The Stila Stay All Day Liquid Lipstick has thousands of 5-star ratings across the internet, and it’s easy to see why. True to its name, this product clings to your lips for hours upon hours, burritos and messy breakfast sandwiches be damned. It’s also surprisingly moisturizing for such a superior stay-put formula, a combo that’s rare to come by.
The Stila Stay All Day Waterproof Liquid Eyeliner is a longtime customer favorite — hence its nearly 7,500 5-star reviews on Sephora — and for good reason. We found it requires little to no effort to create a precise wing, the liner has superior staying power and it didn’t irritate those of us with sensitive skin after full days of wear. As an added bonus, it’s available in a whopping 12 shades.
The Steelcase Series 1 scored among the highest overall, standing out as one of the most customizable, high-quality, comfortable office chairs on the market. At $415, the Steelcase Series 1 beat out most of its pricier competitors across testing categories, scoring less than a single point lower than our highest-rated chair, the $1,036 Steelcase Leap, easily making it the best bang for the buck and a clear winner for our best office chair overall.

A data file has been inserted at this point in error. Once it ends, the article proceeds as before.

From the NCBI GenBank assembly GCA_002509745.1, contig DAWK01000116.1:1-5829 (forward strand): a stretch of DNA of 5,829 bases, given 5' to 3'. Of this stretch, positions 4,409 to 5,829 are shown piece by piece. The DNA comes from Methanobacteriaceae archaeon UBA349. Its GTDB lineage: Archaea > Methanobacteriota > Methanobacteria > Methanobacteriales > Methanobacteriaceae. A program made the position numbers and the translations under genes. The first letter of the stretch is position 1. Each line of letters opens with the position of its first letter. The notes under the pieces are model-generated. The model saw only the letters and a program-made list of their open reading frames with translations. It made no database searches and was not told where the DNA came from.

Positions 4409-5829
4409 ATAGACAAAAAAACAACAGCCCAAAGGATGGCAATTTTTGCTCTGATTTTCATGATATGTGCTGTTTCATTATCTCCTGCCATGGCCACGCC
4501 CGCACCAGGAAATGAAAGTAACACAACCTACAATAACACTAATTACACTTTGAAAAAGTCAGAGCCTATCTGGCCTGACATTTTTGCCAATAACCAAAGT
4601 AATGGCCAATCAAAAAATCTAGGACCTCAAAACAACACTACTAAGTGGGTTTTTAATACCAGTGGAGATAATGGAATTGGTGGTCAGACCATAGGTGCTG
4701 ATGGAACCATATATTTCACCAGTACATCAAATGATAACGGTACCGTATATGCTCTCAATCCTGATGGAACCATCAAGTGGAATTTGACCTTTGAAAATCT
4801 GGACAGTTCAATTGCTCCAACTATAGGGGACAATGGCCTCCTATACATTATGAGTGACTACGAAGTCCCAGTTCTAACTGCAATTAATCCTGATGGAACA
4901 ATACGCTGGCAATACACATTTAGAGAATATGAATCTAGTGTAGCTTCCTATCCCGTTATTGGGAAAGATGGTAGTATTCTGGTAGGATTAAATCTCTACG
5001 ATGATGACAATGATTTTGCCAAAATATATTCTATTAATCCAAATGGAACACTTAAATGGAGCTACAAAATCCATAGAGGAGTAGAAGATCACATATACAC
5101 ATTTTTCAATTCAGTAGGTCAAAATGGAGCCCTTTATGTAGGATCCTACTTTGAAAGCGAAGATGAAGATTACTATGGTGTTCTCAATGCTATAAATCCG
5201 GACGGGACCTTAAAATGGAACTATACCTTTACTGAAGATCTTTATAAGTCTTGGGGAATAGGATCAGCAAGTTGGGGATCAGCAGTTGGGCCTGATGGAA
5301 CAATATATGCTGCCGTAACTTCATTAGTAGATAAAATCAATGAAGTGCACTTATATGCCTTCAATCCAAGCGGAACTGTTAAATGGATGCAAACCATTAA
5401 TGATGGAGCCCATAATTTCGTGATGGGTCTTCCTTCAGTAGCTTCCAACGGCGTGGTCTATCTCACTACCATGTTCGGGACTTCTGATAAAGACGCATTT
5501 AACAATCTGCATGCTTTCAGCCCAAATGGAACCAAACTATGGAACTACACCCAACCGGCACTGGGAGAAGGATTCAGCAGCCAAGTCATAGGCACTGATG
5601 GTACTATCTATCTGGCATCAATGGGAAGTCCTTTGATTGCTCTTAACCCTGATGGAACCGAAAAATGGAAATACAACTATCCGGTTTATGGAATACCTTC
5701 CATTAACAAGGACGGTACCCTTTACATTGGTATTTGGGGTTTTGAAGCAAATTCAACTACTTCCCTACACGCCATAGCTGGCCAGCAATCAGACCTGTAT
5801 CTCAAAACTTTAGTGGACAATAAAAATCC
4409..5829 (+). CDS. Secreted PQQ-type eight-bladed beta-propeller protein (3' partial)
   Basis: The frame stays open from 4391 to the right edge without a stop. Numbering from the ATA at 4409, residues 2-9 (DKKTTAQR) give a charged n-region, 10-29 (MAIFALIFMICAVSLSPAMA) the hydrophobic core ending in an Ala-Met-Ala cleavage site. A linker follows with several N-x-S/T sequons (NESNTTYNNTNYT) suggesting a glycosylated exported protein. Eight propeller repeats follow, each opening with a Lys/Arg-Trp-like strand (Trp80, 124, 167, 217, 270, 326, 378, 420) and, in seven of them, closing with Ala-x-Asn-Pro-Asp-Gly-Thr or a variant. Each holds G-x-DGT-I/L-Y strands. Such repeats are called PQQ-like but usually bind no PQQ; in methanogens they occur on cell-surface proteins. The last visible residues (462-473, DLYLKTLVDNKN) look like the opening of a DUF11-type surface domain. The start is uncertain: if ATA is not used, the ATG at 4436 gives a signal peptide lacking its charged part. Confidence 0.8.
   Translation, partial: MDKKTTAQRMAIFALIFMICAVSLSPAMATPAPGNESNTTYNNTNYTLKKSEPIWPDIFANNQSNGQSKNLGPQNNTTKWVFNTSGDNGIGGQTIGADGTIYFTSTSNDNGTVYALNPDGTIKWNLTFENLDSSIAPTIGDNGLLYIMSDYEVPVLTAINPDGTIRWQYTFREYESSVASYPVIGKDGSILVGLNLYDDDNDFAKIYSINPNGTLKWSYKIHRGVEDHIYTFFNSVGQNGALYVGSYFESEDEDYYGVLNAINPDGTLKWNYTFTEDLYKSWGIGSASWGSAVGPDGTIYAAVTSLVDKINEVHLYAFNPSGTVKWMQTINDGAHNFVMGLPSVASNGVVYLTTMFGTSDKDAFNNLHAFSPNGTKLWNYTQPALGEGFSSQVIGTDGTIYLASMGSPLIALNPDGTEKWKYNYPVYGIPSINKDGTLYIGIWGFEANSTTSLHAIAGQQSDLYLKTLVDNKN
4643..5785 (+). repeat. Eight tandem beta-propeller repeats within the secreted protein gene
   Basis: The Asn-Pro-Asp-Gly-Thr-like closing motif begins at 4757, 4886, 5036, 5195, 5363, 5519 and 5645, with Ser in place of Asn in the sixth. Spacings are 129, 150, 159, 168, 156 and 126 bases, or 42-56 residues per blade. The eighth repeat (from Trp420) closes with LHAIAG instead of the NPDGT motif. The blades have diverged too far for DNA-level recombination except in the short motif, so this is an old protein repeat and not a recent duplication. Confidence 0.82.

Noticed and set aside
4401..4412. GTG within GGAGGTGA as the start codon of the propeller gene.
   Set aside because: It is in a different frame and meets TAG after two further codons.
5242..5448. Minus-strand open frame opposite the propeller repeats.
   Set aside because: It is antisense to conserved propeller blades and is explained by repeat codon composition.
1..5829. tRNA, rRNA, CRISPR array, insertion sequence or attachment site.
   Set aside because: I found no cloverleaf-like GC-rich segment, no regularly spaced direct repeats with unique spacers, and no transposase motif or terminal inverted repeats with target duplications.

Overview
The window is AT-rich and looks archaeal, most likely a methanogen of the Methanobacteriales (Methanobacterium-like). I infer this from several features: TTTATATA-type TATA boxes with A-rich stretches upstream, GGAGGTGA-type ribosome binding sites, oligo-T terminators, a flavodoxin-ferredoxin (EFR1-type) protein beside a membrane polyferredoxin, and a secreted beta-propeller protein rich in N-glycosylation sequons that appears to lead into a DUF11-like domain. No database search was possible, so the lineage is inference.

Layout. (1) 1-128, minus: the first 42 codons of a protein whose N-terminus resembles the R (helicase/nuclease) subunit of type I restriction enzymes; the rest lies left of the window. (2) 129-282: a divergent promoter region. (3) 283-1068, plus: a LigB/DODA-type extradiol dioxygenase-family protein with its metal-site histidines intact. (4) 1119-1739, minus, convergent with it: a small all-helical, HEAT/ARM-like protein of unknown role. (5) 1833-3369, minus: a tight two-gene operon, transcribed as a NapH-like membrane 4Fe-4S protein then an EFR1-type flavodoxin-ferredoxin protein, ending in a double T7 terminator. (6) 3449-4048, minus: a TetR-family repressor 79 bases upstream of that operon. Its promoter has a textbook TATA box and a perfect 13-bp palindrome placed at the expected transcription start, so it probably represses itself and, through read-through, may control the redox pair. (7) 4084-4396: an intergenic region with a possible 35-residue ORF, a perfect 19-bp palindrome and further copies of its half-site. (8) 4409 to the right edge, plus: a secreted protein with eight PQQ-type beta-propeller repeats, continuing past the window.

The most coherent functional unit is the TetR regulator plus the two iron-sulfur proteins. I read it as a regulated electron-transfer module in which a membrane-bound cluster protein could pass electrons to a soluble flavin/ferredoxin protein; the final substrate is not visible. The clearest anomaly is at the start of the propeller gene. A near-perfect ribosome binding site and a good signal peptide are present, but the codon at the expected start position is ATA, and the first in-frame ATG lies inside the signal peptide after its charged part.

Best ergonomic keyboard: Logitech Ergo K860 ($129.99; logitech.com)
We found the Logitech Ergo K860 to be a phenomenally comfortable keyboard. Its build, featuring a split keyboard (meaning there’s a triangular gap down the middle) coupled with a wave-like curvature across the body, allows both your shoulders and hands to rest in a more natural position that eases the tension that can often accompany hours spent in front of a regular keyboard. Add the cozy palm rest along the bottom edge and you’ll find yourself sitting pretty comfortably.
Best ergonomic mouse: Logitech MX Master 3 ($99.99; logitech.com)
The Logitech MX Master 3 is an unequivocally comfortable mouse. It’s shaped to perfection, with special attention to the fingers that do the clicking. Using it felt like our fingers were lounging — with a sculpted ergonomic groove for nearly every finger.
Best ring light: Emart 10-Inch Selfie Ring Light ($25.99; amazon.com)